Henry, Agnes 1850-1915

Agnes Henry
Agnes Henry

A short biography of Agnes Henry, active in the British anarchist movement in the 1880s-1890s

Submitted by Battlescarred on March 15, 2011

Born in Tipperary, Ireland, Agnes Henry was to later inform historian of anarchism Max Nettlau in the questionnaire that he sent to English and foreign anarchists that from her youth she had participated in movements to alleviate suffering .

She was described by Nettlau as being a “lively little lady”. She is described in one account of an anarchist demonstration as wearing a yellow ulster and cloth shoes and plodding along “indefatigably”.

Most of her life was spent studying kindergarten theory, which she regarded as essentially anarchist. In the 1880s she ran a kindergarten in Trinidad.

In anarchist newspaper Freedom of July 1887 there appeared an article by her arguing against the prohibition of women workers from the pit brow (The 1886 Mines Regulation Bill).

She went for a while to Italy and as a result of her experiences there was able to write an article for Freedom How Italian Risings are Promoted and Suppressed by the Italian Government” in July 1891. It would appear that she got to know various leading lights in the Italian anarchist movement like Errico Malatesta and the lawyer Saverio Merlino. In 1890 she translated a collected of fairy tales by the German writer Wilhelm Hauff entitled The Cold Heart. This book was used in many schools.

She participated in an experiment in communal living at 29 Doughty Street, near Mecklenburgh Square, Bloomsbury at the Fellowship House until it closed in 1892. It had been set up by the Fellowship of the New Life, a group which advocated a more ethical approach to life and “the cultivation of a new character in all." Other members included Edward Carpenter and Havelock Ellis. The Fabian Society emerged from this group.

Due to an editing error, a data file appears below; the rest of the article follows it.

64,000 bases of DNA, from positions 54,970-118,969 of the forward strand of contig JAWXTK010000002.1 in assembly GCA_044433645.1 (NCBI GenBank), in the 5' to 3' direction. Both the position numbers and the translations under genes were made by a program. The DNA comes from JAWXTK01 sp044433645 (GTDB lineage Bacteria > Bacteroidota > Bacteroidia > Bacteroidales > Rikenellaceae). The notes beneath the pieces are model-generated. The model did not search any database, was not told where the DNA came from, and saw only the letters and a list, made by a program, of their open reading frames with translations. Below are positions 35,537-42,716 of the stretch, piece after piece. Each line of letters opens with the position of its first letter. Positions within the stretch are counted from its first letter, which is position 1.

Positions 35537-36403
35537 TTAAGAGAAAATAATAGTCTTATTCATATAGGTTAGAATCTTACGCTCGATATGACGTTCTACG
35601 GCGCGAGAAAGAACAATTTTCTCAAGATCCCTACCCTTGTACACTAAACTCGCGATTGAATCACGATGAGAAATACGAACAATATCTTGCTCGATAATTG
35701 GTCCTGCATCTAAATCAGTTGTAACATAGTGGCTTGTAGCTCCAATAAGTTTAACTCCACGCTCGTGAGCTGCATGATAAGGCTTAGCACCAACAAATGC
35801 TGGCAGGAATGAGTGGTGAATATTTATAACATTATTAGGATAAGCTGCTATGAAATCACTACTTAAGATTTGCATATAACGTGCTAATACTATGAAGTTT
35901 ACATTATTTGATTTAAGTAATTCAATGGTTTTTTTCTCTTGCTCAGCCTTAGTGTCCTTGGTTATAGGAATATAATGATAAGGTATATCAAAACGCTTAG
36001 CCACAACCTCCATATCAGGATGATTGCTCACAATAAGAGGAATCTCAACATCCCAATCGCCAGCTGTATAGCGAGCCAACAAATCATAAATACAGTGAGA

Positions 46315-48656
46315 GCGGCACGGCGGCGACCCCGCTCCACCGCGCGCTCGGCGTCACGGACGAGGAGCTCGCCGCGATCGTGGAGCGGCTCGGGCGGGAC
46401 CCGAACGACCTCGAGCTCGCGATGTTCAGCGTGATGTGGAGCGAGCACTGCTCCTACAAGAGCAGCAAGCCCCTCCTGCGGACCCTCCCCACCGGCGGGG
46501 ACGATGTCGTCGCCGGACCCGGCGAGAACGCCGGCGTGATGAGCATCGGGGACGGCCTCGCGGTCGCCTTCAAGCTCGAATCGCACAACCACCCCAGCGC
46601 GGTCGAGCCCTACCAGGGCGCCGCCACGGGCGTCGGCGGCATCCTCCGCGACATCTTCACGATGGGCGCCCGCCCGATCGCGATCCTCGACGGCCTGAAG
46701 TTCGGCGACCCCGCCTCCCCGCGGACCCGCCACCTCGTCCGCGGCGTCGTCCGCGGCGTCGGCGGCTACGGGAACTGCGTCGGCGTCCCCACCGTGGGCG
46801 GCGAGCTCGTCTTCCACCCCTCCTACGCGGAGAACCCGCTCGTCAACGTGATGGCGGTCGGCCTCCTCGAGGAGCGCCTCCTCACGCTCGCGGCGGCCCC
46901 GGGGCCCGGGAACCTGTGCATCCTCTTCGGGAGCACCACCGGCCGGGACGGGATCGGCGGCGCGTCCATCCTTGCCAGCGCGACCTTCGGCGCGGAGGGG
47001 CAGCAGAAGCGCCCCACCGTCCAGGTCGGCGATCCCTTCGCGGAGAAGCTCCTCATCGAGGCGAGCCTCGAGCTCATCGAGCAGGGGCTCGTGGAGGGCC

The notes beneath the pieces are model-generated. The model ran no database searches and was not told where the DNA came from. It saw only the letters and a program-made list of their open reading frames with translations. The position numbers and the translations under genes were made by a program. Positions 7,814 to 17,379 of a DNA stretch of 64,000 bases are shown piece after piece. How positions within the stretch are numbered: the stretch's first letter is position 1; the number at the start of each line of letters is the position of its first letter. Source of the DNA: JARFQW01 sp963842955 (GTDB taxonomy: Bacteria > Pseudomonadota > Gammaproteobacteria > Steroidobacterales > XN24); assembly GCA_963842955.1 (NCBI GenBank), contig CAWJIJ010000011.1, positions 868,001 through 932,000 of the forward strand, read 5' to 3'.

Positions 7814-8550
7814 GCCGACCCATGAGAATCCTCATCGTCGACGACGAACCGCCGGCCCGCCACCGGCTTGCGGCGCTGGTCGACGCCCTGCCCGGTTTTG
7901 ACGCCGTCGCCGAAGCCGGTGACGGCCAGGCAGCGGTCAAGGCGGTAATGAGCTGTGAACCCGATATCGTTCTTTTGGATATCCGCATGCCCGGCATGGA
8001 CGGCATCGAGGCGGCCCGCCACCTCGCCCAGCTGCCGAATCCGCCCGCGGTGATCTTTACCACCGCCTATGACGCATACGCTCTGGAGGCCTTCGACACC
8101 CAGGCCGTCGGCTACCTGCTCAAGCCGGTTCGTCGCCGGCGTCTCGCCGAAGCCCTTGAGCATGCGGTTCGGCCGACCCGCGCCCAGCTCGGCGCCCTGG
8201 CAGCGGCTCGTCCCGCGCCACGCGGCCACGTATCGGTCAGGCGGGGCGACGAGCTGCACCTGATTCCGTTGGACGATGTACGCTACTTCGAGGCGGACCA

There she shared a household with future Labour leader and turncoat James Ramsay MacDonald. The lodgers had their own rooms and ate meals together in the basement (a normal thing today, but considered highly advanced in this period). Apparently she annoyed other lodgers by wanting to discuss anarchism over breakfast!!

Malatesta made frequent visits to discuss anarchism with her at this address. She then moved to St. Augustine’s Road, Camden. Here Freedom set up office in February 1893 with the printer William Wess moving there with the type. Freedom’s office was in the damp basement which had a bad effect on Wess’s health so the composing was moved . Together with Paris communard Louise Michel she ran the International School in Fitzrovia at 19 Fitzroy Square.

She wrote Women under Socialism in March 1892 and gave a “Wednesday lecture” at the Hall of Science in London on Women’s Position under Anarchy. She opposed State maternity support.

She was to say that: “In anarchism I see the only base for women to escape marriage without love and obligatory maternity and the degrading laws and servile customs to which women of all classes have been subjected for so long”.

In April 1893 she went on a speaking tour to Scotland to promote anarchism .

When Alfred Foster , an unemployed activist and anarchist, was arrested in Peckham in March 1894 she offered to put up bail but was rejected because she was a woman.

In November 1895 she was due to lecture on anarchism to the Birmingham branch of the Independent Labour Party but this invitation was withdrawn because the Party feared that “she might advocate violence”.